Korean company to establish car assembly plant in Saudi
POSCO, one of the largest steelmakers in the world, signed a memorandum of understanding (MOU) to explore new business opportunities with Saudi Arabia’s sovereign fund, the company said Wednesday.
The steelmaker did not elaborate on the details of the agreement reached with the Saudi Arabian Public Investment Fund (PIF), but industry sources speculated it may be connected with Daewoo International Corporation’s push to help build an automobile assembly plant in the Kingdom.
According to company sources on Tuesday (June 17), POSCO chairman Kwon Oh-joon met with Abdulrahman M. Al Mofadhi, Acting Secretary General of the Saudi sovereign wealth fund and signed an agreement for mutual cooperation. Earlier in February he had discussed with Al Mofadhi before being appointed as POSCO chairman for a possible deal to build an auto plant.
At the signing ceremony, Daewoo International president Cheon Byeong-il, POSCO Engineering & Construction president Hwang Tae-hyun, and POSCO Capital president Choi Myung-ju were in attendance.
The automobile assembly plant project led by Daewoo International calls for building an assembly plant churning out 2.0- to 2.4-liter mid-sized cars for the Saudi middle class at the cost of $1 billion. Most of the investment fund will be paid for by the Public Investment Fund. Al Safar Group of Saudi Arabia will be an investor in the project through a special purpose corporation called SNAMC.
Daewoo International will be responsible for the whole project management work including automobile design and parts procurement. POSCO will be charged with supplying steel sheets while POSCO E&C with plant construction.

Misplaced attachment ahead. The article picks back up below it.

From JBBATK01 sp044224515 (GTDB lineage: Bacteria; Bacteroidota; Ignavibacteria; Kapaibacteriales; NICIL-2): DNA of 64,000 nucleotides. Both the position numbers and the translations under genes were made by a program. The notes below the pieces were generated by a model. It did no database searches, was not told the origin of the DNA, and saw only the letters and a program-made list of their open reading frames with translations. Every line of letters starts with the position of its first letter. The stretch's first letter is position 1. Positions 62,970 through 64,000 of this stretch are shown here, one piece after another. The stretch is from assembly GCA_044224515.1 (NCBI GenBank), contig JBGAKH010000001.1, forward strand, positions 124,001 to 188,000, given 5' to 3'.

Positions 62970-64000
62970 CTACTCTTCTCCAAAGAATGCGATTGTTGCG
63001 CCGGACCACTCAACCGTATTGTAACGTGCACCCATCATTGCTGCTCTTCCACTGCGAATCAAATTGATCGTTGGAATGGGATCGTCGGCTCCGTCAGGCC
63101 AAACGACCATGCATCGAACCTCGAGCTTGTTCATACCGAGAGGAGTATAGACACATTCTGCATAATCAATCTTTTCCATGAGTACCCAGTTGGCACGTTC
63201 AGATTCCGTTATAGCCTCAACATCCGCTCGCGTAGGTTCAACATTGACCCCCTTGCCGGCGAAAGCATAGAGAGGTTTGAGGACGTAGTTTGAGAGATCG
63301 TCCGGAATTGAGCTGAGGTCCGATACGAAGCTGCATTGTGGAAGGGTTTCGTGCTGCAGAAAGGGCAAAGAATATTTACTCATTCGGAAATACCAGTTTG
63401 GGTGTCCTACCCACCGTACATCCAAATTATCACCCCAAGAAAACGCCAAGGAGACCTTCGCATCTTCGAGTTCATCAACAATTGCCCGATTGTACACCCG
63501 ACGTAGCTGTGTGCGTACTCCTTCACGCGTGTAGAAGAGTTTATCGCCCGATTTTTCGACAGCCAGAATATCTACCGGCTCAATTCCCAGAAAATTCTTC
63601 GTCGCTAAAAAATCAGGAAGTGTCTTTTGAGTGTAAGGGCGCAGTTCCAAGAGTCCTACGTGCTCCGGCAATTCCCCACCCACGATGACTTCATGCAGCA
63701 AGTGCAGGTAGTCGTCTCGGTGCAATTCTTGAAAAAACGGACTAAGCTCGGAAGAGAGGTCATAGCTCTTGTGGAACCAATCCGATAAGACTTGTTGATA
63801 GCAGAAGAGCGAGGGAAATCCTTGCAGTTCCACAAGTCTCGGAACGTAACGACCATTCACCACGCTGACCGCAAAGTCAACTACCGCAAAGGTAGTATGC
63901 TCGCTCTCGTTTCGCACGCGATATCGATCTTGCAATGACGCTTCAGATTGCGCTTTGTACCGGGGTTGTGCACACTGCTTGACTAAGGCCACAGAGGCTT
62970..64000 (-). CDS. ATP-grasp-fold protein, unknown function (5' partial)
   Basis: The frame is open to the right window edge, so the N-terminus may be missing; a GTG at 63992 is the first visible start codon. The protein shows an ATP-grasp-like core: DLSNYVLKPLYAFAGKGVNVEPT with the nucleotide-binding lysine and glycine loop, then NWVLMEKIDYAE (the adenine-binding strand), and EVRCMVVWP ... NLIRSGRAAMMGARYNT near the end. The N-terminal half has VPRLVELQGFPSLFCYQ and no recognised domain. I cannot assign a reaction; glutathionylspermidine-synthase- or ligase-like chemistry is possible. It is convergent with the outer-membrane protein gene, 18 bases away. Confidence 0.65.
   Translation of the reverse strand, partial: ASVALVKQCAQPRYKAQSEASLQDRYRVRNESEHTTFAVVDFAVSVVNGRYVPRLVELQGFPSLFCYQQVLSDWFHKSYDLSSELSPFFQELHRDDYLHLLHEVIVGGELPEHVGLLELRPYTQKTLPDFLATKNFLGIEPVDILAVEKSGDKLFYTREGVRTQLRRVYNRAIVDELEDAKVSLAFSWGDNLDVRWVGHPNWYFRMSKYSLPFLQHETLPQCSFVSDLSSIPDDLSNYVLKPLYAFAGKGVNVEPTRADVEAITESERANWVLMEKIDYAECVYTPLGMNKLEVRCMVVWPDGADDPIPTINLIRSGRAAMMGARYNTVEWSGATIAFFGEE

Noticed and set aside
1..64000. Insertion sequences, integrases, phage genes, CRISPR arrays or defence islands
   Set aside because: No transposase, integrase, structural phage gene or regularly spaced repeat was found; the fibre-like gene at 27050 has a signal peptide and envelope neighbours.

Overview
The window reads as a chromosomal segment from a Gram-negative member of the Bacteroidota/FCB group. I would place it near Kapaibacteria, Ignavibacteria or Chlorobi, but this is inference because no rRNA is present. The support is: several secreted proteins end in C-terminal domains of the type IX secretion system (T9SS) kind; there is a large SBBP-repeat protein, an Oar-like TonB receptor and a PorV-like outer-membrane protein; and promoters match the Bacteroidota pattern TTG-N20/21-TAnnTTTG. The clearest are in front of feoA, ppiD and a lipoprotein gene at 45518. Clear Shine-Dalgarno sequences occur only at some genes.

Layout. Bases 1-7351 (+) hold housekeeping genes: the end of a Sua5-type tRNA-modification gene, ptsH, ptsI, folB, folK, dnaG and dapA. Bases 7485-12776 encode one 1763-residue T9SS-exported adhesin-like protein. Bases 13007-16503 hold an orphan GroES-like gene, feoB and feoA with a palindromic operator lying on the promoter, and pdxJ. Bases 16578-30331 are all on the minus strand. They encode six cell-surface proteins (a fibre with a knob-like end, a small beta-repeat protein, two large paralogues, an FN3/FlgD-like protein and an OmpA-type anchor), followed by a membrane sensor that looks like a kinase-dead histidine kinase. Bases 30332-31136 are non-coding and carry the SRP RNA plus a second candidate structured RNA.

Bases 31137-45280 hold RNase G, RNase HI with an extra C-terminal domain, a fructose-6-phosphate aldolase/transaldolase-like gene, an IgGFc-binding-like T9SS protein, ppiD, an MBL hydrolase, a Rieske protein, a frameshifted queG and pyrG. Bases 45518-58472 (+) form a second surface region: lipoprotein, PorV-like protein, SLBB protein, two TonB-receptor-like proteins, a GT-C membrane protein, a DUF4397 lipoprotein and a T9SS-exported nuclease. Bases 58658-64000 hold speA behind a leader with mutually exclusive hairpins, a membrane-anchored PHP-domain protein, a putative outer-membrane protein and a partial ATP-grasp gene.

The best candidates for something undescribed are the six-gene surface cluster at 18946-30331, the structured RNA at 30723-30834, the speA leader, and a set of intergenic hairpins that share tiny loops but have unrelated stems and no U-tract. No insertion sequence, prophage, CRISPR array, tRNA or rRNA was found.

The plant will be up and running by the second half of 2017. In addition to the automobile plant project, POSCO and the Public Investment Fund will work together in the areas of housing development, plant, and pipeline construction projects as well.
Saudi Arabia is hoping to build an automobile plant capable of producing 150,000 cars a year from 2017 onwards to meet domestic demand and even cater to an export market.
The Kingdom, with a population of some 29 million people, reported annual car sales hovering at 700,000 units last year.
- From a retail tycoon to Amal Clooney: meet the Arab World's most powerful women
- Why Egypt's upcoming economic summit can be a 'backbone' for growth
- The Syrian influx and the child labor problem in Jordan
- Time to face the fundemantals: GCC economies need fiscal reform to handle oil price volatility
- Contours of US-Iranian nuclear deal shaping up